Nelson Cruz rejects qualifying offer

Nelson Cruz has reportedly rejected the one-year, $14.1 million qualifying offer the Rangers recently tendered to him, making him free to negotiate with all 30 major league teams, which includes a possible — albeit unlikely — return to the Rangers.

Cruz, 33, will surely be able to command more than $14.1 million on the open market, but what’s more important than the financial commitment is the amount of years he wants. Realistically, he won’t net a contract that pays him $14.1 million on an annual basis, but he should get a 3-year deal, or two years plus an option for 2016, at something in the $10-$11 million average annual value range. This protects him from having a completely shitty 2014 season, thus driving his market down significantly in 2015 and 2016. This is, obviously, the deft strategy to take from a player’s perspective, as his rejecting of the qualifying offer has been expected since the season ended.

The Rangers, meanwhile, tendered the qualifying offer for their own protection. If Nelson Cruz returns to Texas — which I don’t expect — it will be below the $10-$11 million market I posited above. If, however, Nellie signs elsewhere, the Rangers will receive a first round pick from that team as compensation.

So, to keep it short, both the player and the franchise made the smart play.

Nelson Cruz is coming off a .266/.327/.507 (122 wRC+) season where he hit 27 HRs and drove in 76 runs in only 456 plate appearances, 109 games. He was infamously part of the Biogenesis scandal that cost him 50 games down the stretch, 50 games that may or may not have cost the Rangers a berth in the postseason.

Conflated with the fact that he is about to enter into his age-34 season, where production historically begins to drop off — particularly for power hitters such as himself — Cruz figures to be on the free agent market for quite a long time. See, if teams were merely signing the slugger for, let’s say, a 3-year, $33 million contract, there wouldn’t be much of an issue. That would be an overpayment for an aging slugger, sure, but $33 million isn’t in itself enough to cripple even a small-market franchise.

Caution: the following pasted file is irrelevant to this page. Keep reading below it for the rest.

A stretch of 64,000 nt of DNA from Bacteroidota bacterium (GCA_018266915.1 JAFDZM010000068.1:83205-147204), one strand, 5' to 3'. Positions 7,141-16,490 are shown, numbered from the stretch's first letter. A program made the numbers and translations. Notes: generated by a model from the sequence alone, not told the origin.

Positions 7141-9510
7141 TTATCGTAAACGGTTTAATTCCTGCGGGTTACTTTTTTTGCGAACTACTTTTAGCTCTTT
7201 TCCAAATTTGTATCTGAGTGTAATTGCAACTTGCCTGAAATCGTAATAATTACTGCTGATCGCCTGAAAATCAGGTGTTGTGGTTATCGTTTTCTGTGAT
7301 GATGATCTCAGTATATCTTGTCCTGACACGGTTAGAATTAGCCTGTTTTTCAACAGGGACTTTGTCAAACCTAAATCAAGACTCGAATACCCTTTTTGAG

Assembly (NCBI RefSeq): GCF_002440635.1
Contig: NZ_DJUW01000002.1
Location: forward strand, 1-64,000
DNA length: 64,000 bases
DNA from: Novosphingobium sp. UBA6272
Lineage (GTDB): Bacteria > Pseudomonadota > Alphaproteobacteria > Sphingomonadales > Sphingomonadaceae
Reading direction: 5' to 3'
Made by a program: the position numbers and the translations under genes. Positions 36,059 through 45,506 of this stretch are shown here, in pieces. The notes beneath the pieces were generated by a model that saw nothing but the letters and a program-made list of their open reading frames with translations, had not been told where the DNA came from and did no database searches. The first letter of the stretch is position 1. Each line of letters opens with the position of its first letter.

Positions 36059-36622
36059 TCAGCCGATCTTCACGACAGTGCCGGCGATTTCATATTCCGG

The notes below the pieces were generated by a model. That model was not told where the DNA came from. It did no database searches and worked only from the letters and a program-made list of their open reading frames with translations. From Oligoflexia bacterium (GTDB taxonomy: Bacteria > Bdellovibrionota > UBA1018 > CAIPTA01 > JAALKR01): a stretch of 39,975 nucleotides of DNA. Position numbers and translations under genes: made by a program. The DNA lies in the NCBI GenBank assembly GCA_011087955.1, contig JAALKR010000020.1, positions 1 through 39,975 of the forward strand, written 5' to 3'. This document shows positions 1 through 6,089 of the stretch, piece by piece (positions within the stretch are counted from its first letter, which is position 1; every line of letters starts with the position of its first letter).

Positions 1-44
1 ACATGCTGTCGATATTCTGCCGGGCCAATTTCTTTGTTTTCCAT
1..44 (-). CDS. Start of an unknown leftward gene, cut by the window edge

What it’s really costing the team who signs him — assuming it’s not the Rangers — is the first round draft pick. The collective bargaining agreement penalizes the fuck out of small- and mid-market teams who can’t just spend money to fill all their holes. It places a premium on drafting and developing talent, the talent that will be paid the league minimum when it reaches the majors.

Last year, teams were ultra-hesitant to sign Michael Bourn (who eventually signed with the Indians for 4 years and $52 million) and Kyle Lohse (who signed with the Brewers for 3 years and $36 million) for this exact reason. Going into last offseason, Bourn was expected to garner something close to $100 million, and Lohse was looking for around $75 million, but teams showed trepidation to commit to them at their advanced, declining ages, as well as the forfeiture of a draft pick. They were each inevitably signed to huge bargains to compensate for what was truly valuable: The 1st round pick.

So, yeah. Nelson Cruz may have another solid year left in his bat. He may shock me and produce strong power numbers through 2015; I don’t know. But my best guess is that he will be the last of the nominal free agents to come off the board, and it will probably be at a price much less than what he wants right now.

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